User interface is via a simulated HF transceiver presented on the computer screen. Of course, being an internet based virtual amateur radio system, no amateur radio equipment is needed and no RF is radiated, yet the experience is very close to that of operating a real HF radio on the HF bands. For those unable to operate real radios because of planning restrictions or other problems, this system offers some of the fun of amateur radio again.
HamSphere is a community for amateur radio operators and other radio enthusiasts. Amateur radio equipment is not needed. The transceiver uses java technology and simulates all amateur radio bands from 160 to 6 meters. The software, plus a lot more information about this service, is available from http://www.hamsphere.com/ . The software works in Windows, Mac and Linux.
Before you download the HamSphere software be sure to download Java. I hadn't done that and so got an error message. Java is free to download from www.java.com/getjava/ and takes only a few minutes to install. Installing HamSphere is even quicker. Once both are installed the system appears to work flawlessly.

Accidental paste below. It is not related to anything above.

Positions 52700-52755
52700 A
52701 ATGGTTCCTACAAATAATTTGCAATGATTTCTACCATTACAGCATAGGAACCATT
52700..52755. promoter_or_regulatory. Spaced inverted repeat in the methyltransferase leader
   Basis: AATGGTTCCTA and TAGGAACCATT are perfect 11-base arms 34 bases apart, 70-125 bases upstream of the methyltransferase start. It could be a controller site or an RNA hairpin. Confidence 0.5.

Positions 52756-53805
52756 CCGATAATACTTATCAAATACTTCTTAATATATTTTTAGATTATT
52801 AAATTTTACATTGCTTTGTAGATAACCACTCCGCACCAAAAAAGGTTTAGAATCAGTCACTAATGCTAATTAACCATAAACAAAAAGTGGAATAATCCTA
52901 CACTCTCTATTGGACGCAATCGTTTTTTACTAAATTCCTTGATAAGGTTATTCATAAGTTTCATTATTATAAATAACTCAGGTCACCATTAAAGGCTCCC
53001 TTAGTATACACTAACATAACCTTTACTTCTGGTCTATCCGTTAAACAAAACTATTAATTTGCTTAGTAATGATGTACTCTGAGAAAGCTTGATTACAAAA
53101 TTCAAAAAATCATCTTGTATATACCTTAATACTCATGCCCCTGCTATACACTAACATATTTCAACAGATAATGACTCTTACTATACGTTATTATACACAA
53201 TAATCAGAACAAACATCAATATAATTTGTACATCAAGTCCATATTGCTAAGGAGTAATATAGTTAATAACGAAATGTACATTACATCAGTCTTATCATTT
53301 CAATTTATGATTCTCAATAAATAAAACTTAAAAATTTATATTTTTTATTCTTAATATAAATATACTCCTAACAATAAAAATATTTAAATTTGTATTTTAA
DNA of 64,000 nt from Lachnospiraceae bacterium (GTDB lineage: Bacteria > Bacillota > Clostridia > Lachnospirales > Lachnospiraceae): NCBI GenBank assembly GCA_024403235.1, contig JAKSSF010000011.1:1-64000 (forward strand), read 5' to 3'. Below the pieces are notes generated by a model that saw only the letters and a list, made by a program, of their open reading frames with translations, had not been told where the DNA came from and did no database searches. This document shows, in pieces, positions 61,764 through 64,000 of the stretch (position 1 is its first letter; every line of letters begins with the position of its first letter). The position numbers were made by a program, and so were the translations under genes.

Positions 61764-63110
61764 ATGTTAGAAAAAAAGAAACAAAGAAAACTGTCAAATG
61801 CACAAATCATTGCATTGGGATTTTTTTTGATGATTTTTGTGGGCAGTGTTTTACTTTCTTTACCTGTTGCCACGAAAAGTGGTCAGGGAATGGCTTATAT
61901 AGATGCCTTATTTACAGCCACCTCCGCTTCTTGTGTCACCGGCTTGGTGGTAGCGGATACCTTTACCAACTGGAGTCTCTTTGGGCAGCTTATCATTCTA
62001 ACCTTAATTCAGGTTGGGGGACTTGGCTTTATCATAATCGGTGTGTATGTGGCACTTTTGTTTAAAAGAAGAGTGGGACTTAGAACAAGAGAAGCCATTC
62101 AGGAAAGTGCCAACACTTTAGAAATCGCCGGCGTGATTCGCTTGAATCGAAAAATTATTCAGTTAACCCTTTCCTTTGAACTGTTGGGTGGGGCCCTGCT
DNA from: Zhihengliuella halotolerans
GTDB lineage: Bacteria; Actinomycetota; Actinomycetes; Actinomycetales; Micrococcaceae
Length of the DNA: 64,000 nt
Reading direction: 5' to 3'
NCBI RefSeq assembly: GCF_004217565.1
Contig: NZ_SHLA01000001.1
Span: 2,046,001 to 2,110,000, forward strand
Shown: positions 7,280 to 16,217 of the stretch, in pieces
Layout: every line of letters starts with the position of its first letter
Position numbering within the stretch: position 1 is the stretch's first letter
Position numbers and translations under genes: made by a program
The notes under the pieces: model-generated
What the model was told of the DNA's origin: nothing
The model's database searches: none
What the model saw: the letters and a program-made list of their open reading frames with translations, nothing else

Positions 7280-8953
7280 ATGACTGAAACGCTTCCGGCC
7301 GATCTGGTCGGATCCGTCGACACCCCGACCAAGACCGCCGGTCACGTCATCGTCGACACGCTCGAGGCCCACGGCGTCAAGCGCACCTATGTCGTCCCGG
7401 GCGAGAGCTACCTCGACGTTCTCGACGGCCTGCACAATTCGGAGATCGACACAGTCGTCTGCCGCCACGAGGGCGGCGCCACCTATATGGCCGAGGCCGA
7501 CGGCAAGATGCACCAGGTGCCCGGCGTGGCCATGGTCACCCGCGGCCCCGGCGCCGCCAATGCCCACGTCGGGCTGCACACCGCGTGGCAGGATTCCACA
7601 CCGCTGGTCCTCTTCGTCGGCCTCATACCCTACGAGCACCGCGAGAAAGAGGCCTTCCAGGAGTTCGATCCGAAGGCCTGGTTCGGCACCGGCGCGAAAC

This is not ultimately ham radio in the traditional sense. No skills are needed to build and set up a station, erect antennas, or battle the sunspots. If all you do normally is chat to other stations around the world this may not matter much. It is a great way of enjoying contacts with stations around the world and, in my opinion, is a perfectly valid way of enjoying a form of ham radio. I like the fact that CBers are welcomed onto the system, thereby being able to learn amateur QSO techniques before perhaps going on to get a full amateur licence.
As far as "simulated ionosphere", internet based ham radio systems go, this is the best one I have used. I can recommend it. All I'd like now is for Kelly to design a version of this that runs on the iPod Touch 4g, so I can access the system over a 2.4GHz WiFi link from a mini handheld "transceiver" in my pocket.